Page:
Research projects

The circumgalactic medium across 5 billion years

Galaxies are part of a complex cosmic ecosystem in which gas is continuously exchanged between the inner galactic regions where stars form and the diffuse intergalactic medium that pervades the Universe. A pressing and critical goal of modern cosmology is to obtain a comprehensive view of how galaxies acquire the fresh fuel needed for the formation of new stars, and how they disperse gas enriched with heavy elements produced in stars back into the cosmos. Members of the IMAGE group at Durham University are using the world's largest telescopes in synergy with state-of-the-art simulations to advance our current understanding of gas is exchanged by galaxies across over 5 billion years of cosmic history.

To study gas flows, members of the IMAGE group are exploiting quasars as a flashlight to probe and illuminate the tenuous gas near galaxies. As part of this study, they are focusing on serendipitous alignments of multiple closeby quasars to map the extended morphology of gas near galaxies and gain a novel vantage point on inflows and outflows. The IMAGE group is also leading major programmes using the Very Large Telescope and the Hubble Space Telescope to connect the properties of inflows and outflows as seen in absorption to the physical properties of the galaxies as seen in emission across over 5 billion years of cosmic history.

The origin of the first elements

The first elements were created just minutes after the Big Bang, during a process that is commonly referred to as Big Bang Nucleosynthesis. During this time, only the lightest elements of the periodic table were created, including hydrogen, helium, and trace amounts of lithium. The relative abundances of these primordial elements are determined by a competition between the early expansion rate of the Universe and a small handful of nuclear reaction rates. Deviations from the so called Standard Model of cosmology and particle physics would manifest itself in changes to the relative abundances of primordial H, He, and Li nuclides. Members of the IMAGE group are developing new techniques and analysis strategies to measure the abundance of the primordial elements to high precision using near-pristine environments. These measurements currently provide the earliest probe of physics beyond the Standard Model.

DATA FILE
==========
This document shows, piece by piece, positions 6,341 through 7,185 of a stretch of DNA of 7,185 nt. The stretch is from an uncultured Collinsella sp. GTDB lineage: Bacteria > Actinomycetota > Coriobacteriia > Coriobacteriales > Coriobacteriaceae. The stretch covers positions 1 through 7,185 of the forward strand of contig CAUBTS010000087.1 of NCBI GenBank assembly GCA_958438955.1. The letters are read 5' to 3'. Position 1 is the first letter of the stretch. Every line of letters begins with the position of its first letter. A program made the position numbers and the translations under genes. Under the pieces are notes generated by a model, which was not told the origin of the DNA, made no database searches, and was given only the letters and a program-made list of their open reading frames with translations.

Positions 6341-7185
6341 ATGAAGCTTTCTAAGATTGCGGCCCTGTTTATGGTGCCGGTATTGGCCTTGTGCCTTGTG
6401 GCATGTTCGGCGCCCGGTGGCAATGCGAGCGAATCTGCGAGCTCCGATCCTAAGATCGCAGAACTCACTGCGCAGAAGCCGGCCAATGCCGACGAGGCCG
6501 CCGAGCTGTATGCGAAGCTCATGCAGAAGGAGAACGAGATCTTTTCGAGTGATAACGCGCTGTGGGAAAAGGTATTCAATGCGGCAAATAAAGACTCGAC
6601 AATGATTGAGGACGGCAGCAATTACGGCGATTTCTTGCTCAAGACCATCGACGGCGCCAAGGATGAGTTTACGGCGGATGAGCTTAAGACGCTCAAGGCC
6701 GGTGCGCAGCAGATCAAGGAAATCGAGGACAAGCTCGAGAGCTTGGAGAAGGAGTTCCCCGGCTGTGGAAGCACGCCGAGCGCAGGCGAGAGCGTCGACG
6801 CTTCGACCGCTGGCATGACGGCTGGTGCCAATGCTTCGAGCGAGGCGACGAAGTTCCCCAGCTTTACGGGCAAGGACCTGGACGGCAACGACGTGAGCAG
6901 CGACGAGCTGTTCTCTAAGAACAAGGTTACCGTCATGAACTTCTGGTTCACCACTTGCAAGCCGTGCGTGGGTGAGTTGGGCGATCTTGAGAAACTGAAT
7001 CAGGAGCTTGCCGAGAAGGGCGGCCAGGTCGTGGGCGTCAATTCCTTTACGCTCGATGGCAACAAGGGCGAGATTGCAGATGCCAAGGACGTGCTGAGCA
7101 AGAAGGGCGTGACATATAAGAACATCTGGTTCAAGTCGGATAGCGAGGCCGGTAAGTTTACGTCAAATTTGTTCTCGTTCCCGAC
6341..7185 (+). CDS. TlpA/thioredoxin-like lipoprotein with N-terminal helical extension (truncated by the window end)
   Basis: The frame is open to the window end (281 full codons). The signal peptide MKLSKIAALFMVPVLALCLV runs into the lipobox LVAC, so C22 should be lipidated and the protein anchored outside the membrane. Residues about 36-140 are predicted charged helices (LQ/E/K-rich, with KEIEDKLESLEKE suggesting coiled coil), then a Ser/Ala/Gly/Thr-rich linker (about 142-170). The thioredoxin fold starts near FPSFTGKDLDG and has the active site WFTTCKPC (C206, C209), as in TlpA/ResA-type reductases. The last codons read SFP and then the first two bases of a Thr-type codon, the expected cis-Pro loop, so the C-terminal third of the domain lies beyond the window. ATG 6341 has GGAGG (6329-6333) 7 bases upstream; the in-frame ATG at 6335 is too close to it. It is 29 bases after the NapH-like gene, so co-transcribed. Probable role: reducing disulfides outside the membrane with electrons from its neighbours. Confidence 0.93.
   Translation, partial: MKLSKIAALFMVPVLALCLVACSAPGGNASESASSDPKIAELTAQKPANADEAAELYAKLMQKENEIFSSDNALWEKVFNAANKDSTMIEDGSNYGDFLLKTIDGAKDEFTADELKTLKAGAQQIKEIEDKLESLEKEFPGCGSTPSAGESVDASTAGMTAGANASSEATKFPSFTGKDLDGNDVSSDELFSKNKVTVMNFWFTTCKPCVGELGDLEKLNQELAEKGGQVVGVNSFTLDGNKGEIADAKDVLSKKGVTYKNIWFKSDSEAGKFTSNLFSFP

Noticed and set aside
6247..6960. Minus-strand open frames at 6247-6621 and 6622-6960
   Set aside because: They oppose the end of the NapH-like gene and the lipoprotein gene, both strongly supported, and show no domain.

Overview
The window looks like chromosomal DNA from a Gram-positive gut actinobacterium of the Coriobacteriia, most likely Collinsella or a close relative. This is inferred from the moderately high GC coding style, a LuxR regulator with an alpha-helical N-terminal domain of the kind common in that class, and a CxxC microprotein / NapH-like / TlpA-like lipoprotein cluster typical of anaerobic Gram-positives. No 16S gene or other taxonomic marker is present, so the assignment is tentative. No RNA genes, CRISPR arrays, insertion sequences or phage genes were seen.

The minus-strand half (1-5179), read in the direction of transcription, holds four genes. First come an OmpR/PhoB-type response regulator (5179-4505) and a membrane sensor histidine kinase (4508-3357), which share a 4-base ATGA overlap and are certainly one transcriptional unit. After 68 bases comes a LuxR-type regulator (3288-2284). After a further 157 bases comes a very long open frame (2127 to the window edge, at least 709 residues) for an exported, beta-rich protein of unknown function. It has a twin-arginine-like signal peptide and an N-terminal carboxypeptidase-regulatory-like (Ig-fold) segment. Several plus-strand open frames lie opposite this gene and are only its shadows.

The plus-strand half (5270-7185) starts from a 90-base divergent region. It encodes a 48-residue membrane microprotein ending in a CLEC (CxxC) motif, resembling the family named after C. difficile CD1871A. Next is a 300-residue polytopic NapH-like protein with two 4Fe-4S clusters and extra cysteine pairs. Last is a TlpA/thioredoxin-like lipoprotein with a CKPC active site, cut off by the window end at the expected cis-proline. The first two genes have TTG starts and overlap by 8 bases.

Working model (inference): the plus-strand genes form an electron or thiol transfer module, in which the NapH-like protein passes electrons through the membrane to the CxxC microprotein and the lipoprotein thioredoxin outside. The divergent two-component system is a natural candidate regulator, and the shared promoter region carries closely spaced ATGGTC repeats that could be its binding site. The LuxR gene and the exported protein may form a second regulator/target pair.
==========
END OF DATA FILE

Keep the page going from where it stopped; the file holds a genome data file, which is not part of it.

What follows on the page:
The remaining elements of the periodic table - referred to generally as 'metals' - were first created by the first generation of stars. These first stars (also called Population III, or Pop III stars) were responsible for some of the most important physical and chemical transformations of the Universe; Not only did they create the first metals, but they are also believed to have triggered the reionization of the intergalactic medium, and heralded the end of the Dark Ages. However, despite the importance of the first stars during this Cosmic Dawn, we are still in the dark about many of their properties. Some of the key characteristics of the first stars (including their mass and supernova explosion energy) can be inferred by measuring the relative abundances of the elements they made. In particular, the first elements in the chain of stellar nucleosynthesis (carbon, nitrogen and oxygen) provide a sensitive probe of the first stars' properties. Members of the IMAGE group at Durham University have developed state of the art techniques to identify environments that may have been solely polluted by the first metals.

The physics of the intergalactic medium

Members of the IMAGE group are active in both observational and theoretical projects designed to understand the physical properties of the intergalactic medium, and particularly its thermal history, the evolution of metal enrichment, and the properties of the extragalactic ultraviolet background.